Early in the second wave of privatization, union leaders from public companies met to organize the Commando for the Defense of Public Enterprises, which conducted an arduous campaign against the privatizations. Confronted with brutal government repression during the mid-1980s, the organization was rarely able to mobilize people outside the unions and proved largely unsuccessful. Opposition politicians, intellectuals and even some former government officials set up a parallel organization, the Committee for the Defense of the National Patrimony. Raul Saez, the committee's head, had been a key official involved in the formation of many of CORFO's companies in the 1950s and 1960s and was briefly Pinochet's Minister of Finance. "God will not pardon the tide of privatizations," he declared to the national press during the post-plebiscite flurry of privatizations.

When the privatization wave rolled on after the plebiscite, presidential candidate Patricio Aylwin threatened to undo the last-minute privatizations of the outgoing regime. Now, however, a year into its term, the Aylwin administration has not reversed or even called into question a single sale.

With the Pinochet privatization agenda largely completed, strong vested interests have emerged to defend its "accomplishments." In the case of one public firm, ENDESA, stock was made available for purchase to public servants outside the company on similar terms as to ENDESA employees. By far, the largest percentage of stock (about 21 percent) was made available to members of the armed forces, who now form a rearguard of property owners which firmly opposes any efforts to bring such companies back into the public domain.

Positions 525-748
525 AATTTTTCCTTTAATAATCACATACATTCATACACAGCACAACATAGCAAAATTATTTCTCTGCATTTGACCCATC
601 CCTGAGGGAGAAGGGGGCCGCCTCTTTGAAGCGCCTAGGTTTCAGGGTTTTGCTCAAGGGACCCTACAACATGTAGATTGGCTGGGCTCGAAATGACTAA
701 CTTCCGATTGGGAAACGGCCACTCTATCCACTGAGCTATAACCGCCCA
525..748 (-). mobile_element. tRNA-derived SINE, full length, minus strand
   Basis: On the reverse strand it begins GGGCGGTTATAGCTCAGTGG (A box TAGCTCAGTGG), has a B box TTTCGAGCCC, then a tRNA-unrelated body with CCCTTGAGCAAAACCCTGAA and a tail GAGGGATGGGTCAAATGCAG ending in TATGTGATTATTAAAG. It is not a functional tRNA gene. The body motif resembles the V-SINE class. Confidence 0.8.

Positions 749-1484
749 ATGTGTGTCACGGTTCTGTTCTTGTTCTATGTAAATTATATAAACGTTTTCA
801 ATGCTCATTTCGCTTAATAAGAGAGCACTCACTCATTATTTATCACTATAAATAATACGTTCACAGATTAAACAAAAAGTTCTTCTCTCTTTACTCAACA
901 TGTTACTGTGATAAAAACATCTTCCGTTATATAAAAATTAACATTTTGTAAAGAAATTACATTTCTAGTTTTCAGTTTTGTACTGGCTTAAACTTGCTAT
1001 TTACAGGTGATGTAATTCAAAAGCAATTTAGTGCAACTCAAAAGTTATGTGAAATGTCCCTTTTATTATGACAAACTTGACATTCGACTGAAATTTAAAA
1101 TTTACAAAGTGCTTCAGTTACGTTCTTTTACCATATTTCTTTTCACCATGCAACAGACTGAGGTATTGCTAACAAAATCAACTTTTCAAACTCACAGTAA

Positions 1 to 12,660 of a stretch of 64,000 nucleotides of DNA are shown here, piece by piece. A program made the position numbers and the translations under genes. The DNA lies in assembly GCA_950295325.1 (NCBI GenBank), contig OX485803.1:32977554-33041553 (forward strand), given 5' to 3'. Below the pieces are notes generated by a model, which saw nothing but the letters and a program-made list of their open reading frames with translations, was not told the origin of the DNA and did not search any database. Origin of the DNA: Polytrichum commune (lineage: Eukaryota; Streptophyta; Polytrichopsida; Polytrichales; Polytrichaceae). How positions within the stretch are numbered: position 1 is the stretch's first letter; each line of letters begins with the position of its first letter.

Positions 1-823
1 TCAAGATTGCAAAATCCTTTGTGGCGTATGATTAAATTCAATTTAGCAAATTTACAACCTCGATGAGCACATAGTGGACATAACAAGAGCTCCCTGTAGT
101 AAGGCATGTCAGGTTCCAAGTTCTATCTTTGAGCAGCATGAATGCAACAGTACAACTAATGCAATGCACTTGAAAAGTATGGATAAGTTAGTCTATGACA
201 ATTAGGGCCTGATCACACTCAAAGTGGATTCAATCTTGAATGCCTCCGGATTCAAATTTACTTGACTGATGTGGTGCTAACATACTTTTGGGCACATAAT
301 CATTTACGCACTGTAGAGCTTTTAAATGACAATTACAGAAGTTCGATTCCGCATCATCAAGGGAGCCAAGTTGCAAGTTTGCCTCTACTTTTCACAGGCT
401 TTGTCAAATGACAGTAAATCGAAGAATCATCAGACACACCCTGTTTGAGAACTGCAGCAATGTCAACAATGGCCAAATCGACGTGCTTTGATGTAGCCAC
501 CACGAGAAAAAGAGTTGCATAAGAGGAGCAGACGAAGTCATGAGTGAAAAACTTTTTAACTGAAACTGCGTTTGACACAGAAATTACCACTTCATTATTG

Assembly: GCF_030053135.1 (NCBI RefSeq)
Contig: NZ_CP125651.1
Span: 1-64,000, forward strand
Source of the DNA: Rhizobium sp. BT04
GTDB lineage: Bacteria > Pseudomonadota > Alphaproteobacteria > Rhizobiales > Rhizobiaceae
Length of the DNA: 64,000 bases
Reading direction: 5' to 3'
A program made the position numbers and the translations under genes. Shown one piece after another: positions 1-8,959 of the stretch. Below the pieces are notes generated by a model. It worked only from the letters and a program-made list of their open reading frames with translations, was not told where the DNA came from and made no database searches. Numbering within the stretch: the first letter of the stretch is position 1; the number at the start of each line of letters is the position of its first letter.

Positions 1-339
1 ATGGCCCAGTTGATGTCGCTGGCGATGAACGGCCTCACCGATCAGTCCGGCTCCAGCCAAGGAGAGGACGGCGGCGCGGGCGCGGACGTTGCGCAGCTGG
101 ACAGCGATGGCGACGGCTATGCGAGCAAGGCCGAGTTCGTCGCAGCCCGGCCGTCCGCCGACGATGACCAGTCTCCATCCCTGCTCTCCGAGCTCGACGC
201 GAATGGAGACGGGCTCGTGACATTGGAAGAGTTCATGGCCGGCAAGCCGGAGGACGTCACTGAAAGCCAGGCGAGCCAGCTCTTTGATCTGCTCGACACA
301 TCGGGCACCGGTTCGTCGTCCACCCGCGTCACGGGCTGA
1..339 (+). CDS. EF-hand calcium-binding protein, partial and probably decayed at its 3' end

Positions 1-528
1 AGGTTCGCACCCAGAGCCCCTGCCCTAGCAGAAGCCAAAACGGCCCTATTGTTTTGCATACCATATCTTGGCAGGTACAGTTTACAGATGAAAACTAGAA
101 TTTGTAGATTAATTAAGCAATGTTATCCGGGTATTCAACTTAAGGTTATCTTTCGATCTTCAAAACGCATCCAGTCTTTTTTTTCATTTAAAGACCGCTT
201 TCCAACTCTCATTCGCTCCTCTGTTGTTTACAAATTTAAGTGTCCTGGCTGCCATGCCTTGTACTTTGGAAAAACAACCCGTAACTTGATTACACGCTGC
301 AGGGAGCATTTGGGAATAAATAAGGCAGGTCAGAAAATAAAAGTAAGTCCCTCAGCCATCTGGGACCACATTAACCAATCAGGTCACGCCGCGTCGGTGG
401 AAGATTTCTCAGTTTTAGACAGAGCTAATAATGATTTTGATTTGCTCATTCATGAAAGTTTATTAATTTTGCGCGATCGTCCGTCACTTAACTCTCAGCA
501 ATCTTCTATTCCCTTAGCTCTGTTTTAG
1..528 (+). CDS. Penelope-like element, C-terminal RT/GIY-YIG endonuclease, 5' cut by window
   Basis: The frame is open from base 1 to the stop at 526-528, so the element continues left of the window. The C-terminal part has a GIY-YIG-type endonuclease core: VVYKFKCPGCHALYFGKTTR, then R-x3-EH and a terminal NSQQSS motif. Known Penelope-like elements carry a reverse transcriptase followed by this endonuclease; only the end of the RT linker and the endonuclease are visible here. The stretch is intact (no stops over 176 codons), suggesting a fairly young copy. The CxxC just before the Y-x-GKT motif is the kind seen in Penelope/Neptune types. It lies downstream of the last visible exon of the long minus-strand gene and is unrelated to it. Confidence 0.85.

The new multinational order

Multinational corporations have gained a stronghold over the Chilean economy through their control of financial companies that control workers' pension funds. These competing, private pension fund companies were set up in 1980 as a mandatory replacement for the government social security system. After the crash of 1981-1983, several of the most important pension fund companies were taken over by the government.

When they were resold in the following years, foreign financial consortia purchased controlling shares in many. For example, a Bankers' Trust holding group (which includes three other international creditor banks that hold Chilean debt) has a controlling interest in the largest pension fund. Aetna controls 51 percent of the next largest fund and the American International Group owns another. The three groups together now control 55 percent of Chile's private pension funds. In turn, by 1989, the pension funds had acquired an average of 32 percent of the stock of the privatized companies.